The Chennai City Police have arrested and detained two people for harassing singer Chinmayi Sripada on Twitter, reports The Hindu. According to the report, the city police arrested a National Institute of Fashion Technology (NIFT) professor and have detained another person, working at the Tirupur Collectorate. The report also states that police is on the lookout for three more Twitter users. The twitter accounts mentioned in her complaint were – @senthilchn, @RajanLeaks, @asharavkay, @losongelesram, @vivajial and @thyirvadai.
The singer had lodged a complaint on October 18, stating that few individuals on Twitter, the social networking site, were tweeting about her and her mother, and making vulgar remarks. About two years ago, few individuals tweeted to the singer regarding a fishermen’s issue (related to Sri Lankan Tamils) to which she did not pay heed. Soon after, there were vulgar comments about many top leaders in the conversation threads. Another report (by NDTV) mentions that Sripada feared that the tweets could endanger her life. Following the complaint, a case was registered under section 66-A of the Information Technology Act and Section 4 of Prevention of Women Harassment Act. Police identified the individuals from their twitter handles and after tracing them via their IP addresses, arrested the individuals on Monday.
Other developments: Previously, Chandigarh’s Henna Bakshi and Kamalpreet Singh were booked under the IT Act for posting abusive messages on the Union Territory traffic police’s Facebook page. Under the IT act, the charges levelled against her are non-bailable and she could be seen serving a jail time of three years. On August 15, Bakshi posted abusive comments on the Union Territory traffic police’s Facebook page after the police failed to address her complaint about the theft of her car, which was stolen on August 11.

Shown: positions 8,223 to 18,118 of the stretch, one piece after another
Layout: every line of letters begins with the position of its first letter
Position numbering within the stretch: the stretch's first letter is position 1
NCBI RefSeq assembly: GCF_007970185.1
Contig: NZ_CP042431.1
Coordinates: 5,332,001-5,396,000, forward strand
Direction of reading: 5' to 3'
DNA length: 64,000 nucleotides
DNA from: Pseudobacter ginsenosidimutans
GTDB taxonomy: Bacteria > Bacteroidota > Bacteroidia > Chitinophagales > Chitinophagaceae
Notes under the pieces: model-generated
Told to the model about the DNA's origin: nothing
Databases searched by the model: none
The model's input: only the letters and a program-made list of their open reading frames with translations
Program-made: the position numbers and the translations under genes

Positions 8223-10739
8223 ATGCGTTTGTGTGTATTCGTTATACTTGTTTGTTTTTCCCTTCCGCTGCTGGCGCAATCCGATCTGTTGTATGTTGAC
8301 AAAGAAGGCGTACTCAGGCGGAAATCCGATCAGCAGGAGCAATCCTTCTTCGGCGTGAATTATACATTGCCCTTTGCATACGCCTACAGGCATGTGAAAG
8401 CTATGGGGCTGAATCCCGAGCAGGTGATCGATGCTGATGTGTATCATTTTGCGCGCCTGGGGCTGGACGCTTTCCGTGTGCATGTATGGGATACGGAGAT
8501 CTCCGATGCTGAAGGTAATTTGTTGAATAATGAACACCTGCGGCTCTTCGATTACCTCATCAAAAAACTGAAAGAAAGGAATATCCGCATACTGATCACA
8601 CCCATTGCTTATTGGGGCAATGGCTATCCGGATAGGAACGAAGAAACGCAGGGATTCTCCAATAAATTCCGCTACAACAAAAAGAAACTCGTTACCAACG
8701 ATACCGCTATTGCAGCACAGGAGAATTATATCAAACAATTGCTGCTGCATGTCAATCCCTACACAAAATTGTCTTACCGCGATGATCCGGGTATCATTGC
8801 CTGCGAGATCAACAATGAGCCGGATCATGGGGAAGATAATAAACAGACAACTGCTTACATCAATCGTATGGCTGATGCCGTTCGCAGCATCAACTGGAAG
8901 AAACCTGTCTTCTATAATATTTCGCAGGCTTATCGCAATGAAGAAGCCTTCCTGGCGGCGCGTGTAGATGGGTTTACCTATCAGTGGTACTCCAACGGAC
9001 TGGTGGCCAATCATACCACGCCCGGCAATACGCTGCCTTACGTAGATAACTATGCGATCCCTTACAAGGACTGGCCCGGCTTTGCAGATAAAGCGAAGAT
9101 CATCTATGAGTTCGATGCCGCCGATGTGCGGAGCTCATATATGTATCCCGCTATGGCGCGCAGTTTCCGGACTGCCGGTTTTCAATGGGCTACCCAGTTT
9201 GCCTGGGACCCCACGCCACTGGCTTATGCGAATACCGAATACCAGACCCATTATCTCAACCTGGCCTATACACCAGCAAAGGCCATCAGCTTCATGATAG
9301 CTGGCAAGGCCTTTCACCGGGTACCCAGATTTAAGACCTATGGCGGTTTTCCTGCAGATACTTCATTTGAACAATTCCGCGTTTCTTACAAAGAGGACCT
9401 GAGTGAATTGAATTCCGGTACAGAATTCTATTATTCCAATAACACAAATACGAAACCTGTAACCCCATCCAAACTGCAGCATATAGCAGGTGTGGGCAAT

Freedom of Speech vs Abuse (Anupam adds:) : This case could set a precedent when it comes to determining how police and legal action can be taken against abusive trolls. While some may argue that everyone has the right to free speech, it must be realised that there’s a line between abusive comments and personal attacks, and humour, satire and counter-arguments. While defamation laws on libel and slander also apply to social networks, as they’re in a way a public medium (ITC had filed a defamation suit against Suhel Seth), when someone’s dragging you into a political issue, risking your online/offline presence or is abusing you, the only way to deal with it would have been to report it to the web platform or to be ignorant about it. Journalists like Rajdeep Sardesai, Sagarika Ghose, and Barkha Dutt are often targeted. So, online abuse must be dealt in a manner similar to how abuse is dealt with in the physical world.
With Chinmayi approaching the Police, and action being taken following her complaint, this might deter notorious twitter users from making abusive comments. Yes, there’s always the ‘my account was hacked’ defence, but then platforms like Facebook and Twitter will need to coordinate with the authorities to verify it. Interestingly, the home ministry and IT department were also reportedly working on softening the IT Act with graded responses for cyber crimes involving teens and first-time offenders.